4. Actually, the design _has_ changed. Some people have commented on the change to the barrel design from textured to smooth, which is only a few years old, but the important changes have been to the tip. The original Flair had a bare fiber tip; some time in the late 70s or early 80s they added a white plastic partial sheath to “protect” the tip, but which actually caused “mushrooming” and shortened the life of the pen. What had been the true original Flair was renamed the “PMOP [for ‘PaperMate Office Products’] 860” in the US and “Nylon” in the UK. Eventually the PMOP 860s were discontinued in the US, and you could no longer get _real_ Flairs in the US.

    There was another more recent change, including the aforementioned smooth barrel, and changing the icky white sheath on the tip to a more stout transparent plastic; the UK “Nylon” got the new barrel but thankfully kept the original tip, and was renamed the “Flair Original.”

    For those of us who love the _real_ flairs and hate the stupid plastic sheath on the tip, there is currently no option but to order from the UK. I asked JetPens whether they could get them, but apparently not…

    1. Flair pens have changed for the worse

      Since the early 80’s architectural and design firms had one thing in common. (Ok two) They always had buckets and buckets of “Pilot Fineliners” and “PaperMate Flair” felt pens. They were the industry standards and both excelled in their purposes.
      Sadly the times have changed and while Pilot Fineliners have remained the same great classic product, the PaperMate Flair has become an infinitely more inferior product that pales in comparison to the original. In short do not buy this pen if you’re looking for a Papermate flair of the 80’s and 90’s and pre 2010 ish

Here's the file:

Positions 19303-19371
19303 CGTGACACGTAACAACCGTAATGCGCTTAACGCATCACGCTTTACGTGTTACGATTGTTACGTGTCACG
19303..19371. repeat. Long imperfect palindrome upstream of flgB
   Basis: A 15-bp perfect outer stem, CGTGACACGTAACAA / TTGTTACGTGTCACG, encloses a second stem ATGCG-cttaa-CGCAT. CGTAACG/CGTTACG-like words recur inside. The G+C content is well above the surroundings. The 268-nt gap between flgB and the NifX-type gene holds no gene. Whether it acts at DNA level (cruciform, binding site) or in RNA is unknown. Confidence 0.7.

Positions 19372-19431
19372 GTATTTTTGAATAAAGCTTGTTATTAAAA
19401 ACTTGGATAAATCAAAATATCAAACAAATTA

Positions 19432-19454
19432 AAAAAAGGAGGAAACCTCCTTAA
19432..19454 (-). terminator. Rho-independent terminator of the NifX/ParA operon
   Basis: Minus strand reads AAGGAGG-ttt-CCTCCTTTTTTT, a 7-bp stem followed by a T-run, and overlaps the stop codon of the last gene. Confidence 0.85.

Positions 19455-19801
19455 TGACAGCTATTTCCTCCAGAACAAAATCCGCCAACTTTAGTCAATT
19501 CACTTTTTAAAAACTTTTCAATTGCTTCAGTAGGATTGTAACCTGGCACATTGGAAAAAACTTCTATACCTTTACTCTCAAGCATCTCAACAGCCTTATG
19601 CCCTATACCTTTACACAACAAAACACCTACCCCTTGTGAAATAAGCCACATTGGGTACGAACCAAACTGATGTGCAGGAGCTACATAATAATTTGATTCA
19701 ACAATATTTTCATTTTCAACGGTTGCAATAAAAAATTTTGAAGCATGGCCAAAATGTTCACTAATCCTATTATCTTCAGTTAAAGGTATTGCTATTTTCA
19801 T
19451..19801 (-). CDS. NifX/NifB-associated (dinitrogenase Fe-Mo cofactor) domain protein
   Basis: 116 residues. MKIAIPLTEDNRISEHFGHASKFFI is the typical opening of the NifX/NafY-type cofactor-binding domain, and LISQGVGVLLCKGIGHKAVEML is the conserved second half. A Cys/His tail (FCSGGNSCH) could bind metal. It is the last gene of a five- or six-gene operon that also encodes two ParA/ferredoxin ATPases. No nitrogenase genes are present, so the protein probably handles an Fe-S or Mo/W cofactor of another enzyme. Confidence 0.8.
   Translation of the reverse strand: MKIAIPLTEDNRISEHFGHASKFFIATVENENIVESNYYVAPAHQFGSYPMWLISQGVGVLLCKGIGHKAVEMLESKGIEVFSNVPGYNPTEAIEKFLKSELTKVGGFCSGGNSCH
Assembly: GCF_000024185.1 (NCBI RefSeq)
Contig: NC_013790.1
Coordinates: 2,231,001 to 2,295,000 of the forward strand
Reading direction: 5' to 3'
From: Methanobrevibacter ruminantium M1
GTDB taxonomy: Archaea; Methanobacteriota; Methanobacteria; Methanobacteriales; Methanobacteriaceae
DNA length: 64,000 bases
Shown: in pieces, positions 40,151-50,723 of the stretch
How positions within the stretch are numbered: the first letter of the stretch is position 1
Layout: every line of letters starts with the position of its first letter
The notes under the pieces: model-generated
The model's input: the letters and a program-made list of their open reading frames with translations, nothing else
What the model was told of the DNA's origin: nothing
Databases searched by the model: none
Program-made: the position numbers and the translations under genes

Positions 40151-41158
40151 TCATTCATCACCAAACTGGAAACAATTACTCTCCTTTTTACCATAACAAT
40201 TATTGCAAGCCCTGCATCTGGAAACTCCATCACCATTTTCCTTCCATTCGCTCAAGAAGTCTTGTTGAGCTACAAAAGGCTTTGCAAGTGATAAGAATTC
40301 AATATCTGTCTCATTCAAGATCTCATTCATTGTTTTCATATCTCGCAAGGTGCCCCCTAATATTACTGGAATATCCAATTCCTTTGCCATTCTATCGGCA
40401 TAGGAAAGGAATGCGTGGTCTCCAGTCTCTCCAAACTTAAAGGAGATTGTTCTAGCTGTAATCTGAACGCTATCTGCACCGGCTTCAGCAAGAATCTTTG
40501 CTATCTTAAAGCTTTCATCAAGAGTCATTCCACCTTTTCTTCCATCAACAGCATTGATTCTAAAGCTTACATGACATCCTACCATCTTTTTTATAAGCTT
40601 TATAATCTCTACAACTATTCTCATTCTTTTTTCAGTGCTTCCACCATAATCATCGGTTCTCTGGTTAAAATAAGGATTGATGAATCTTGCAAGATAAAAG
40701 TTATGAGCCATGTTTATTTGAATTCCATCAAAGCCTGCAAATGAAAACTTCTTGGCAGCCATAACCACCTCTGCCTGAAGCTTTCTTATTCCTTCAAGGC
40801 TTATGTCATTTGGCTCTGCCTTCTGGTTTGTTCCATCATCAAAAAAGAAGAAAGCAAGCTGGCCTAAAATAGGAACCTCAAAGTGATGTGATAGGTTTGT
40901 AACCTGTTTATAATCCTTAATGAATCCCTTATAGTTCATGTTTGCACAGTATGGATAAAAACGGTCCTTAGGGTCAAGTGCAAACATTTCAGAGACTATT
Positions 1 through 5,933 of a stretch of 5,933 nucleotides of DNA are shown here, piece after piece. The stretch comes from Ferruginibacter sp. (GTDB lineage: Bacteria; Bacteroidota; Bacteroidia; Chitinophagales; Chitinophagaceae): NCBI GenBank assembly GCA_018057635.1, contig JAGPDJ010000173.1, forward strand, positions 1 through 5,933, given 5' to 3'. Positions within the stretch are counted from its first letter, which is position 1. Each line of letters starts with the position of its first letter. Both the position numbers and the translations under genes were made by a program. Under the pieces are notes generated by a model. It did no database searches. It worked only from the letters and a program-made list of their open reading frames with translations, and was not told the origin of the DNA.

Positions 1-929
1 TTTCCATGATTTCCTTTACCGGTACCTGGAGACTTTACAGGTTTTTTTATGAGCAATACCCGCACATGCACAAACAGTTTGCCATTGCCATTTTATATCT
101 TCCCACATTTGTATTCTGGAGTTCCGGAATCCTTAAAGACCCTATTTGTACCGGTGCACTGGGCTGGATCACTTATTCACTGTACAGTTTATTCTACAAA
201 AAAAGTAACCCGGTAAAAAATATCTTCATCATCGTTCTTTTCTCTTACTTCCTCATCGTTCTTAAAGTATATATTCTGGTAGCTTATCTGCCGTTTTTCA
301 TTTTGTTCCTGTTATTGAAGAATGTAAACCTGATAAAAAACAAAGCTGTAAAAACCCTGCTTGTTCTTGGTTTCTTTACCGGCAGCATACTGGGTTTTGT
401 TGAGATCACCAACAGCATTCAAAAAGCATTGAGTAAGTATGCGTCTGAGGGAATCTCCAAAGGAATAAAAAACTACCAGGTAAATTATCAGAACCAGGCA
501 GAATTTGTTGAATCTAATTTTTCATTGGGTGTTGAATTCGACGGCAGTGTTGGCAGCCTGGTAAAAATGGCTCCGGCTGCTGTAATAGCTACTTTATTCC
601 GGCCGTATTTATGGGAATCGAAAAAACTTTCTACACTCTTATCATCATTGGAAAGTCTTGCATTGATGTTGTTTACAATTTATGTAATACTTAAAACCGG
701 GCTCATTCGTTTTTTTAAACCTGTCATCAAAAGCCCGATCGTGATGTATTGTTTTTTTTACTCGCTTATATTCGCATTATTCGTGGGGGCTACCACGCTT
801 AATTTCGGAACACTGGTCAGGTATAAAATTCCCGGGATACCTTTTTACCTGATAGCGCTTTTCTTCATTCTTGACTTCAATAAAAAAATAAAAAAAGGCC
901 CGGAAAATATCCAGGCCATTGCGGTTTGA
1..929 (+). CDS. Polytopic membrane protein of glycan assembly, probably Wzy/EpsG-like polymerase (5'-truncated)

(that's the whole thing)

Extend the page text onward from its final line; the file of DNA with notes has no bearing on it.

When PaperMate introduced the plastic or white point guard they destroyed the best qualities of a once illustrious sketching felt pen.
      The original larger all felt tip (without the point guard) allowed for more expressive lines. One could vary the line from bold by using the side of the felt (which you can’t do with the point guard) to a finer line by using the tip. Similar to a pencil this allowed you to sketch with both the sides and the point. By changing the full felt tip of the old design PaperMate changed the superb sketching felt pen of old into a boring writing pen.
      The ink load and intensity of this new design again pales in comparison to the original flair felt pens. From the get go they seem dried out.
      So like many other of my colleagues we are all looking for other products to take the place of the once ubiquitous PaperMate Flair. Also loved the ability to make a wash with a wet finger.

      1. Agreed on all points, except, as I mentioned in the post above, the original style _can_ still be ordered from the UK – there are a few UK sellers that sell through Ebay and Amazon, or you can order directly from the UK sites (try Only problem is, they do get pretty pricey with the international shipping…

Leave a Reply

This site uses Akismet to reduce spam. Learn how your comment data is processed.